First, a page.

Lehmbruck Museum in Duisburg
In the footsteps of a pioneer of Modernism
The traces left by the life’s work of German sculptor Wilhelm Lehmbruck in North Rhine-Westphalia are impossible to miss, with sculptures marked by melancholia and gloom that could hardly be any more expressive. The Lehmbruck Museum, which has treasures from sculpture, painting, and graphic art of the 20th and 21st centuries in store for its visitors, is putting these works in the spotlight.
The long, towering sculptures by sculptor Wilhelm Lehmbruck extend far into the brightly lit space of the Lehmbruck Museum. The large glass windows, curved concrete walls, and processed pebble create a perfect space for exhibiting the important works of art by this pioneer of Classical Modernism. They can be fully at home here, in one of the world’s most important sculpture museums, a temple of art created particularly for them in a central location just south of the city centre, in the middle of Immanuel Kant Park in Duisburg.
The artist’s son has stated that the building designed by star architect Manfred Lehmbruck and ceremoniously opened in 1964 represents a shelter for the preservation of his father’s work, which achieved world fame primarily with its expressiveness. One example is the “Kneeling woman”, her graceful and delicate features speaking of a unique inventory of abstraction. She is regarded as a visual sign of modernity, an ideal of beauty, and a source of inspiration for innumerable works by other artists, including Joseph Beuys. Another is the “Fallen one”, a counterpart to the typical victorious hero of war. This bronze statue depicts a naked youth on his knees, broken sword in hand, embodying the powerlessness of man. On closer inspection, visitors will discover that his pose resembles a fragile bridge. He was Wilhelm Lehmbruck’s way of processing his experiences from World War I.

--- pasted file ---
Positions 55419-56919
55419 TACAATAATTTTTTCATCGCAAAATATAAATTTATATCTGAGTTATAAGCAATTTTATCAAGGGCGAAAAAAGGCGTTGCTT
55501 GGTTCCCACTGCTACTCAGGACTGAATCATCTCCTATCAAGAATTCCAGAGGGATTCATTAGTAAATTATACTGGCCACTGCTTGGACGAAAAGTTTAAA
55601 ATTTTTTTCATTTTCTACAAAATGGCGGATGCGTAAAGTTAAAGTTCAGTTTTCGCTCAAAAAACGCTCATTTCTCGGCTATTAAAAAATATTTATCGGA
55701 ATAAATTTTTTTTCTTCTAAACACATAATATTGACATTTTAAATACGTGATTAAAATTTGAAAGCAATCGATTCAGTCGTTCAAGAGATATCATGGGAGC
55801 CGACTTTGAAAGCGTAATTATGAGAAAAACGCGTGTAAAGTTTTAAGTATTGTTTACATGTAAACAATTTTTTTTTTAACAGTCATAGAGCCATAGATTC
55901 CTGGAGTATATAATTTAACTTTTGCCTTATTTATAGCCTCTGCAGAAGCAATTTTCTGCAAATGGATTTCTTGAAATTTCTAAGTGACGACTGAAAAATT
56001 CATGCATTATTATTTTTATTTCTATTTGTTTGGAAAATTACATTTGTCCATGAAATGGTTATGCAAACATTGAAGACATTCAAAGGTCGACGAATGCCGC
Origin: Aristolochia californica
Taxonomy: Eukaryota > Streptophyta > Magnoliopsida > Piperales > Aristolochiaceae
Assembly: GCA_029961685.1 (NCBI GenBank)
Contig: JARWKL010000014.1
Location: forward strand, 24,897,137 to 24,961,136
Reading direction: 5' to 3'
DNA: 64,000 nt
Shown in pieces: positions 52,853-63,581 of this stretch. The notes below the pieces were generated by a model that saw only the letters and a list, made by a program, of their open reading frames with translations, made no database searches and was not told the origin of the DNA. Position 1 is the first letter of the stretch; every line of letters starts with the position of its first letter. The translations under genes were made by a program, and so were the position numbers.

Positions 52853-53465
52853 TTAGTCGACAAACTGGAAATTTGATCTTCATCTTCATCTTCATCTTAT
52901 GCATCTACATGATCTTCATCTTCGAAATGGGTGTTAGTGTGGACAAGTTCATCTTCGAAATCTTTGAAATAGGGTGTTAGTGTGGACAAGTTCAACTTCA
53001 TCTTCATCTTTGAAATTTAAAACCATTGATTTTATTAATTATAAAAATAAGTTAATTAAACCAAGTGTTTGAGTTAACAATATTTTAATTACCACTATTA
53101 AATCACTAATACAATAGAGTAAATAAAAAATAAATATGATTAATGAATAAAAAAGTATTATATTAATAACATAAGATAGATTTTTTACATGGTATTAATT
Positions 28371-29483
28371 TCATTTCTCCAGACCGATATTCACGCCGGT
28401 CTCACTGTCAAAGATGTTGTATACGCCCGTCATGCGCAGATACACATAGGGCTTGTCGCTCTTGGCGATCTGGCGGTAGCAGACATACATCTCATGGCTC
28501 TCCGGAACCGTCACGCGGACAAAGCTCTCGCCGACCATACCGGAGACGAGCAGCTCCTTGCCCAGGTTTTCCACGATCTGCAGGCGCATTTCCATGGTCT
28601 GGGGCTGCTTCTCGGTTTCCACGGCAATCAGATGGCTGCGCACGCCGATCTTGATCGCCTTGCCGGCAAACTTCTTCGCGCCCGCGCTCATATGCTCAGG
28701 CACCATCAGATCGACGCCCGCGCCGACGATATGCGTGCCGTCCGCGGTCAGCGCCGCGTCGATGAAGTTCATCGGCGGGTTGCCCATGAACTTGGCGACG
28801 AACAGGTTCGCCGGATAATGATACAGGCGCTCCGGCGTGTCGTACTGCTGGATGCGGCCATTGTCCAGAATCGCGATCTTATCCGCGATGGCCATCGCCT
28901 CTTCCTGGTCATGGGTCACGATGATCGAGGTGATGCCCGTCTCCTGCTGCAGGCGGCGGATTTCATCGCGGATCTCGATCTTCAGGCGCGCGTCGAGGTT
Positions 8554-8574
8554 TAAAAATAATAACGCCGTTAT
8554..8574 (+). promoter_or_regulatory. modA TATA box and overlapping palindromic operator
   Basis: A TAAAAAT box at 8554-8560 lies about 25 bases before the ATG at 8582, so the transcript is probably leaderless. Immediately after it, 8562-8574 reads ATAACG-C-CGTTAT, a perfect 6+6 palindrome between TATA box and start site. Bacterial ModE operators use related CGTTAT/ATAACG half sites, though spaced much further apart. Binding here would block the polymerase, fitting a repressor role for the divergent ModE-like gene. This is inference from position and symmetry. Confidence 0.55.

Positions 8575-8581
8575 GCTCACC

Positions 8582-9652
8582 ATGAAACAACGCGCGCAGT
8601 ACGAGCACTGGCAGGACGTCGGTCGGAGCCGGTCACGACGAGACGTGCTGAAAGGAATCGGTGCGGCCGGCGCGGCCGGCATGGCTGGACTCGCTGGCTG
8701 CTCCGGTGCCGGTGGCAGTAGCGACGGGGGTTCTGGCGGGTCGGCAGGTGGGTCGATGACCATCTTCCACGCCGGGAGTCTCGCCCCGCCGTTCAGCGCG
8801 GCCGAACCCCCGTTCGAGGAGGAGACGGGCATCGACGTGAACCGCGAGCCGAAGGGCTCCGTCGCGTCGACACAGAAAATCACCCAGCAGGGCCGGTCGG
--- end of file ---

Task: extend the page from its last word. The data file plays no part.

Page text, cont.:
In addition to the sculptures by the miner’s son born in Duisburg in 1881, who committed suicide in Berlin in 1919, art enthusiasts will find sculptures of international renown in the exhibition area with its 5000 square metres of floor space. Exhibits by Salvador Dali, Alberto Giacometti, Rebecca Horn, Käthe Kollwitz, Richard Serra, Antony Gormley, and Henry Moore from the 20th and 21st centuries, among other things, are found here. Paintings of Expressionism, Cubism, and Surrealism as well as many graphic works complete the comprehensive presentation. Paintings by Pablo Picasso, René Magritte, Max Beckmann, Max Ernst, or Oskar Schlemmer can engage in a dialogue with figures of metal, bronze, or stone here. Placed together, they provide a new scope for interpretation to the audience.
After exploring all there is to see in the Lehmbruck wing, the large glass hall, and the extension, visitors can expand on their knowledge in the Kantpark’s public sculpture garden that serves as a recreation area and an exchange platform alike. They can launch into discussion right on the pavement and paths in the greens while looking at works by Tony Cragg, Meret Oppenheim, or Erich Hauser here. More than 40 works characterise this cosy cultural oasis that will inspire not only the experts with its combination of art and nature.